Overnight, queries for Vivienne Westwood and the “God Save the Queen” T-shirt she designed for the Sex Pistols in 1977 spiked 1,000 percent on Google. Westwood was the go-to outfitter for the rock band at the time.
The shirt featured a subversive image of Queen Elizabeth II, which was created by artist James Reid for the Sex Pistols’ “God Save the Queen” record sleeve.
The graphic was a deconstructed version of Cecil Beaton’s portrait, which was commissioned in honor of the queen’s Silver Jubilee. It was reimagined with a safety pin emblazoned across the queen’s mouth and “God Save the Queen,” “Sex Pistols” and “She Ain’t No Human Being” surrounding her face in graphic text. Westwood’s production was distressed throughout, featuring rips around the shoulder.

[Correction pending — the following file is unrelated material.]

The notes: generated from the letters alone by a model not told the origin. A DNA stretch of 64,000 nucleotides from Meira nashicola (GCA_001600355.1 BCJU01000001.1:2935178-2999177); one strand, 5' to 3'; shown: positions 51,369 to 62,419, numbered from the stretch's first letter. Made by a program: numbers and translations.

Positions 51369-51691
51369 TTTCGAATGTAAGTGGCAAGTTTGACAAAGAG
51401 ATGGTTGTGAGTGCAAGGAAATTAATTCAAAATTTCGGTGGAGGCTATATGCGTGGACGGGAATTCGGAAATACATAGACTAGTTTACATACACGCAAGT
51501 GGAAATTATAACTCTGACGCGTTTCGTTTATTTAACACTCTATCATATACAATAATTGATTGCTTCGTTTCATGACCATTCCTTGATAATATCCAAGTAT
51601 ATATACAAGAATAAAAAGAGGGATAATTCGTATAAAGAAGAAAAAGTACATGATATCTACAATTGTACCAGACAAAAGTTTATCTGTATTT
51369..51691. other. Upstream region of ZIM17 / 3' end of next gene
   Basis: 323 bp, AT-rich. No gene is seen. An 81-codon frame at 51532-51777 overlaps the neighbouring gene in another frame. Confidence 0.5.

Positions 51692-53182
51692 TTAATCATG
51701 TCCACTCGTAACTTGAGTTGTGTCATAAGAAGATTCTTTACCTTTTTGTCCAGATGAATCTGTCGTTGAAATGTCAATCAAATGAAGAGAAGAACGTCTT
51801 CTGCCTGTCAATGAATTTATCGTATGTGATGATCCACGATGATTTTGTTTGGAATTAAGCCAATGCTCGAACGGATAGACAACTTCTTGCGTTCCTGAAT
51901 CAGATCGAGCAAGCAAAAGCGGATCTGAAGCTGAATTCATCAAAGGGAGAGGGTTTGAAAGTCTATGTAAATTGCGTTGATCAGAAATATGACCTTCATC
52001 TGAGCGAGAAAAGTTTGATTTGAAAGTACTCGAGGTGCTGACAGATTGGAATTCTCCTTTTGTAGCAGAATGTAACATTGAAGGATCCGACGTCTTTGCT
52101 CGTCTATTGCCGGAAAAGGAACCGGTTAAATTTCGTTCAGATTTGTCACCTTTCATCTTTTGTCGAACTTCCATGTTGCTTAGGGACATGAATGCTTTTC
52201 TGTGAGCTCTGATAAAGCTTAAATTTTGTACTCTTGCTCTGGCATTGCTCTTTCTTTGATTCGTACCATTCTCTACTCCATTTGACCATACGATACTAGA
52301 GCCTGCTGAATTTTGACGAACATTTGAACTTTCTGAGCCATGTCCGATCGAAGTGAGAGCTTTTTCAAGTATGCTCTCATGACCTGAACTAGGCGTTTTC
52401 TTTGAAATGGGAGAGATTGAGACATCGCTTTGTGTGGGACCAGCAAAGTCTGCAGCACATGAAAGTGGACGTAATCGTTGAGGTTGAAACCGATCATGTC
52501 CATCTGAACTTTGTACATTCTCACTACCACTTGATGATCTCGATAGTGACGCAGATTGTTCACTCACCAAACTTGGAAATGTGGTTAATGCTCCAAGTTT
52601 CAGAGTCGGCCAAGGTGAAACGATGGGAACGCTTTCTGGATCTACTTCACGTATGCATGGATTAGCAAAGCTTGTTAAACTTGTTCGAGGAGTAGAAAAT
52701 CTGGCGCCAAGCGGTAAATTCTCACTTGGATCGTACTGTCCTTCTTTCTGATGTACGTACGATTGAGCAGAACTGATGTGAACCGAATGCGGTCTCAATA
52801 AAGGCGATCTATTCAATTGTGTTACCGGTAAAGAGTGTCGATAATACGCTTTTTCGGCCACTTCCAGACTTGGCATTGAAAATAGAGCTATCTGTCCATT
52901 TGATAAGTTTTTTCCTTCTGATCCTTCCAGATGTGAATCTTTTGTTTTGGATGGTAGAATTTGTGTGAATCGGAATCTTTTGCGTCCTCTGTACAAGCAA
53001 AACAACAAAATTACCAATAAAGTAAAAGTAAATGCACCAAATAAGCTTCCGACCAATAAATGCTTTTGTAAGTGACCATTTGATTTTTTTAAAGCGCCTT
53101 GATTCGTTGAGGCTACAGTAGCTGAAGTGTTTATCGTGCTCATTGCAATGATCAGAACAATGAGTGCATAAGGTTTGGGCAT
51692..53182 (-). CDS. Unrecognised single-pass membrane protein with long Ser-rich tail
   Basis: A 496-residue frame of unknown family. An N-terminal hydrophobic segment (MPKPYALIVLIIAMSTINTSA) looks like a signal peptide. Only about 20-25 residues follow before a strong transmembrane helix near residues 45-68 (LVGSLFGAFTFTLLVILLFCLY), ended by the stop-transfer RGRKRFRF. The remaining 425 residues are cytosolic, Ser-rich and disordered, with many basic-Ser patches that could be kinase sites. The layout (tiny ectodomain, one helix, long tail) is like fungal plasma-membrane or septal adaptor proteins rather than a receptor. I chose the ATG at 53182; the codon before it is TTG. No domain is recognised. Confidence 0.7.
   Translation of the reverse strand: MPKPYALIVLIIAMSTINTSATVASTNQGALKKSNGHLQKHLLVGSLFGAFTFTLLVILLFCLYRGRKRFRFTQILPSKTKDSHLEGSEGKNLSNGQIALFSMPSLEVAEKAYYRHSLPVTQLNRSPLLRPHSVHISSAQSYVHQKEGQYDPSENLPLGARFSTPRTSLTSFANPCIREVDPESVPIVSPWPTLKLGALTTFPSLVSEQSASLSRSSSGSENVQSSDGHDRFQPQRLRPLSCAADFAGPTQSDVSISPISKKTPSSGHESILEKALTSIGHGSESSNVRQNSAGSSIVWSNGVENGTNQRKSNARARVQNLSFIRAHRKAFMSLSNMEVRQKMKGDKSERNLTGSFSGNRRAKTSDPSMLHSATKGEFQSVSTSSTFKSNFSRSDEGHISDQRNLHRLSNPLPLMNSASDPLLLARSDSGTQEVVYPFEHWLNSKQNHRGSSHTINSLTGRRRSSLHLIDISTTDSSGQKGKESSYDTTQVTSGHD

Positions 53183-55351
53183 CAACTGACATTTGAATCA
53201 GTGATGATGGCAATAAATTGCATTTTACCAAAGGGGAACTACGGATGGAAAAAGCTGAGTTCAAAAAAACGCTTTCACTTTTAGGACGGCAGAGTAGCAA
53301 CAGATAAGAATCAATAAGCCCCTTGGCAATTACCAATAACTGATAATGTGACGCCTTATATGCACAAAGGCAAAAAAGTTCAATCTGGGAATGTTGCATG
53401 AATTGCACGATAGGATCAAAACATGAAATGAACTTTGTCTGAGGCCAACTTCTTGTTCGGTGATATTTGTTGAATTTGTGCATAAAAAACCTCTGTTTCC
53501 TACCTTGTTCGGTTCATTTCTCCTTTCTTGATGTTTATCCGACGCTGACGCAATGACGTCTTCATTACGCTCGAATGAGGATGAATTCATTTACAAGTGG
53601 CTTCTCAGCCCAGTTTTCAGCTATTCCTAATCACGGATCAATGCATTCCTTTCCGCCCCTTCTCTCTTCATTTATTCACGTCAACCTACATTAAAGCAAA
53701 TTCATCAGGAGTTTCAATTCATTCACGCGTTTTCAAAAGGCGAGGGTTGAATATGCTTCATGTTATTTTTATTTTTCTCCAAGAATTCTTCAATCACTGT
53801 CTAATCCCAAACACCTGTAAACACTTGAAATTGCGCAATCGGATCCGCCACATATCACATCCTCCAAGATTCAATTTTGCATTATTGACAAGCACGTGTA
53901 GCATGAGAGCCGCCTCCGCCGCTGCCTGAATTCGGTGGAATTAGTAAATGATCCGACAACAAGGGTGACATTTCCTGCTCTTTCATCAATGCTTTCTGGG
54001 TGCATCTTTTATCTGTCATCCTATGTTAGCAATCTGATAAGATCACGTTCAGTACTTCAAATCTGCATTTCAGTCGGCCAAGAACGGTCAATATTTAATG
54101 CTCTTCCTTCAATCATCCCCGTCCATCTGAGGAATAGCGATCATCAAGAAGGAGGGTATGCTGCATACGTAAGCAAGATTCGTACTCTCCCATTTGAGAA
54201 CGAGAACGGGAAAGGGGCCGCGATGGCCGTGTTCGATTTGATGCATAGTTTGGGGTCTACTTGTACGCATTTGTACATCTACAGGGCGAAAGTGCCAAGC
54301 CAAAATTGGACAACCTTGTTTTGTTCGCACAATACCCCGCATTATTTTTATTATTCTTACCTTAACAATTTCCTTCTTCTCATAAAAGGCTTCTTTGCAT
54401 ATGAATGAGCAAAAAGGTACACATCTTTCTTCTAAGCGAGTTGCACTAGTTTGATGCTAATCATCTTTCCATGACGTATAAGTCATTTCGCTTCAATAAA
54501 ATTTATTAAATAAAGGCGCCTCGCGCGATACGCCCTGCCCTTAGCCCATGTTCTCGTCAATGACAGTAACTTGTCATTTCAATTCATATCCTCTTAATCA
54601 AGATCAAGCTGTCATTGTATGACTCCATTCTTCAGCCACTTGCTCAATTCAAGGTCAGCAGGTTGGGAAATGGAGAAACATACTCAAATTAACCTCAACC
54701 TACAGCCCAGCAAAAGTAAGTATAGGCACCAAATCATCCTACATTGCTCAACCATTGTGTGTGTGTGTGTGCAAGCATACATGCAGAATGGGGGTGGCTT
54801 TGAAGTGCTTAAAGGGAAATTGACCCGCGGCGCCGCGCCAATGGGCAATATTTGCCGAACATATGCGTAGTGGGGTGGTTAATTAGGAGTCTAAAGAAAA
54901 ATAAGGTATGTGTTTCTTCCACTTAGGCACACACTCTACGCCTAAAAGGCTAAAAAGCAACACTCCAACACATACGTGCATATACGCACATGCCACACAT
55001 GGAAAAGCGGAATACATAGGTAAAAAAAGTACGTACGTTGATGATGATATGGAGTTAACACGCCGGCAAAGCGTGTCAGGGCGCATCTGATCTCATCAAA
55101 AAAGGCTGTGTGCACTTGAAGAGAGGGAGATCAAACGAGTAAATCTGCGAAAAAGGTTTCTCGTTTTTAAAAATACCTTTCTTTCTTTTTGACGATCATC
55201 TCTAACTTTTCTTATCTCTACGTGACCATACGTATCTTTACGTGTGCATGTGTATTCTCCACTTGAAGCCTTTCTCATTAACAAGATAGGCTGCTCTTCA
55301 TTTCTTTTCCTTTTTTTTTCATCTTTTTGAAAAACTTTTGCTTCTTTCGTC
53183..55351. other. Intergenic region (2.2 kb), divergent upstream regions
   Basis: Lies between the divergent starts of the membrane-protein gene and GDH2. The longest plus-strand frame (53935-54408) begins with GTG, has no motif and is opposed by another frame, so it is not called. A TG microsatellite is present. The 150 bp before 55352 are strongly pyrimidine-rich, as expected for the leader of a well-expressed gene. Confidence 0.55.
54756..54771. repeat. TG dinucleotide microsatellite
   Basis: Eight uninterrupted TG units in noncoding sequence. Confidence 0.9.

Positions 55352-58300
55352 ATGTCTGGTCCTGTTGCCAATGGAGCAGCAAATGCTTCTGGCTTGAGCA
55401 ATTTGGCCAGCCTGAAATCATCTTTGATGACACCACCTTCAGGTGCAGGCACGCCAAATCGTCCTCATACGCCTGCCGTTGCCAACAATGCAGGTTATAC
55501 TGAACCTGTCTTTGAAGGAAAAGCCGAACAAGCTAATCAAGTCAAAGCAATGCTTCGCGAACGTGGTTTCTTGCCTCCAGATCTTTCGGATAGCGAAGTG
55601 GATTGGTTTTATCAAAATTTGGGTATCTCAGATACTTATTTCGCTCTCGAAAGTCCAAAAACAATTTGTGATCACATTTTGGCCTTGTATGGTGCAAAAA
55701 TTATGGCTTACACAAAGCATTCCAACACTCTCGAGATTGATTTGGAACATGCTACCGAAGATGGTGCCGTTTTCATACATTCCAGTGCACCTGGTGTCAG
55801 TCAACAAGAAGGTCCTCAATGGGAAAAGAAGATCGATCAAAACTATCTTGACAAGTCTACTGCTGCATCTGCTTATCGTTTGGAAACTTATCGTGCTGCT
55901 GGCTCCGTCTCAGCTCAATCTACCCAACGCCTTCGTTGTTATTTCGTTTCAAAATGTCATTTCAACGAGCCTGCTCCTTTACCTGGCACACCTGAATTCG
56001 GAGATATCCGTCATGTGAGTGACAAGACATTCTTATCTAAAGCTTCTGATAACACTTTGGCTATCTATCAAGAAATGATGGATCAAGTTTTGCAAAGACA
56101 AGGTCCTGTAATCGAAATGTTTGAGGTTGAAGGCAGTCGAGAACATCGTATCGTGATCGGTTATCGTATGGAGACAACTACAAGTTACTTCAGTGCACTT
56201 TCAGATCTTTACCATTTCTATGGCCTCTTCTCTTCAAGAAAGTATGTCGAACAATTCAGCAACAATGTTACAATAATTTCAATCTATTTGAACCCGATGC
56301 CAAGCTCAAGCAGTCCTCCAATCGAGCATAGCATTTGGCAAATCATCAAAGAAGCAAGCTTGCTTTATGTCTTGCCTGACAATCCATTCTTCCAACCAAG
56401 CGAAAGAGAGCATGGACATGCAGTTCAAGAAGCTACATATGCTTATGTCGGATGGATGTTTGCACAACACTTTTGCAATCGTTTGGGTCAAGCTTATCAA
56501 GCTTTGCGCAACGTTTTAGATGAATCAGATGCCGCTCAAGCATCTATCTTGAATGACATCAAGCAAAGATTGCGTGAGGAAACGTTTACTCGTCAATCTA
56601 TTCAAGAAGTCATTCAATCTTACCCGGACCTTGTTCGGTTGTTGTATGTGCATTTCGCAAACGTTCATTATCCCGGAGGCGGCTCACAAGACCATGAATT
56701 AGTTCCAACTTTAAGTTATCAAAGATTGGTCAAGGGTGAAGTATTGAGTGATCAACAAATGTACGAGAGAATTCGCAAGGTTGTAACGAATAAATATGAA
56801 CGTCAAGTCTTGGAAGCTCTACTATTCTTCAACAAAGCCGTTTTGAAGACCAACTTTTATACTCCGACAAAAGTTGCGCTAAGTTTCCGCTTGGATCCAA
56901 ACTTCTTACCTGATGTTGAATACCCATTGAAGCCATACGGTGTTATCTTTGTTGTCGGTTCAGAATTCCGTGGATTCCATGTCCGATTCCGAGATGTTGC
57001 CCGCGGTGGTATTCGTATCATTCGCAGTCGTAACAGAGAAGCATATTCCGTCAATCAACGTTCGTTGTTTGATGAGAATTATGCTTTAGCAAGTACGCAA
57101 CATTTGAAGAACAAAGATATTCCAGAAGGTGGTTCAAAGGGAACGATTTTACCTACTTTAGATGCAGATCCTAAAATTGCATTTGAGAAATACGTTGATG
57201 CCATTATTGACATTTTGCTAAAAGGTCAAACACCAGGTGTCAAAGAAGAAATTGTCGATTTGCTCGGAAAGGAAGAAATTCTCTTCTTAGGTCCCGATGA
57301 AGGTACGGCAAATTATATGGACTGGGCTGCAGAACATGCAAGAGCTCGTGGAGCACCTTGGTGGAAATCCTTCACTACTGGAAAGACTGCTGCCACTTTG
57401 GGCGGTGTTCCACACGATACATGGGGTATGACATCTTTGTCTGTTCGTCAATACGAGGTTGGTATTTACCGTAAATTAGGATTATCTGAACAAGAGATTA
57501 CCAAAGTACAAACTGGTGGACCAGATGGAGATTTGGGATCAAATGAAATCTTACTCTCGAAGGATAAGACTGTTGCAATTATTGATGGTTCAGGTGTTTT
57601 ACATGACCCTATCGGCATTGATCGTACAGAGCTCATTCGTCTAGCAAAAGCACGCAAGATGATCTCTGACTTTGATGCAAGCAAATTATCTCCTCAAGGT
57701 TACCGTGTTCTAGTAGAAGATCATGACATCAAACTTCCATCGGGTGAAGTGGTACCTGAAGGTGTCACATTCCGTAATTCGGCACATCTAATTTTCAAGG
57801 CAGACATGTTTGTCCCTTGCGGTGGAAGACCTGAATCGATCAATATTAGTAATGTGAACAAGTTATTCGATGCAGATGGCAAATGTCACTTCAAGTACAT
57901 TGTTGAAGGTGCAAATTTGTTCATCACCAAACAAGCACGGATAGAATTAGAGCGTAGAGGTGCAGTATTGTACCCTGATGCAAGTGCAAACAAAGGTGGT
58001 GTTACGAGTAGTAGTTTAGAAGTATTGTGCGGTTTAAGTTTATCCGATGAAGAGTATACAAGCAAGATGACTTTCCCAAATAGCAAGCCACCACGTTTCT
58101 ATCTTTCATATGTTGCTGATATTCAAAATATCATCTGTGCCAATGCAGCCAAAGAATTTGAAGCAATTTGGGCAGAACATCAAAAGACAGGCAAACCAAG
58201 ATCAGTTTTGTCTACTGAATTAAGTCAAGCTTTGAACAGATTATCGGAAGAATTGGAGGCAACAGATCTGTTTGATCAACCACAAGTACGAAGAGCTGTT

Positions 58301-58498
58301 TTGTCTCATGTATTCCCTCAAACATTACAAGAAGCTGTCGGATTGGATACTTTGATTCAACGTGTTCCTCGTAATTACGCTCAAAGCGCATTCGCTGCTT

The record and reworked portrait image were controversial at the time.
In 2006, Westwood was awarded a damehood by Queen Elizabeth II in recognition of her impact on British fashion.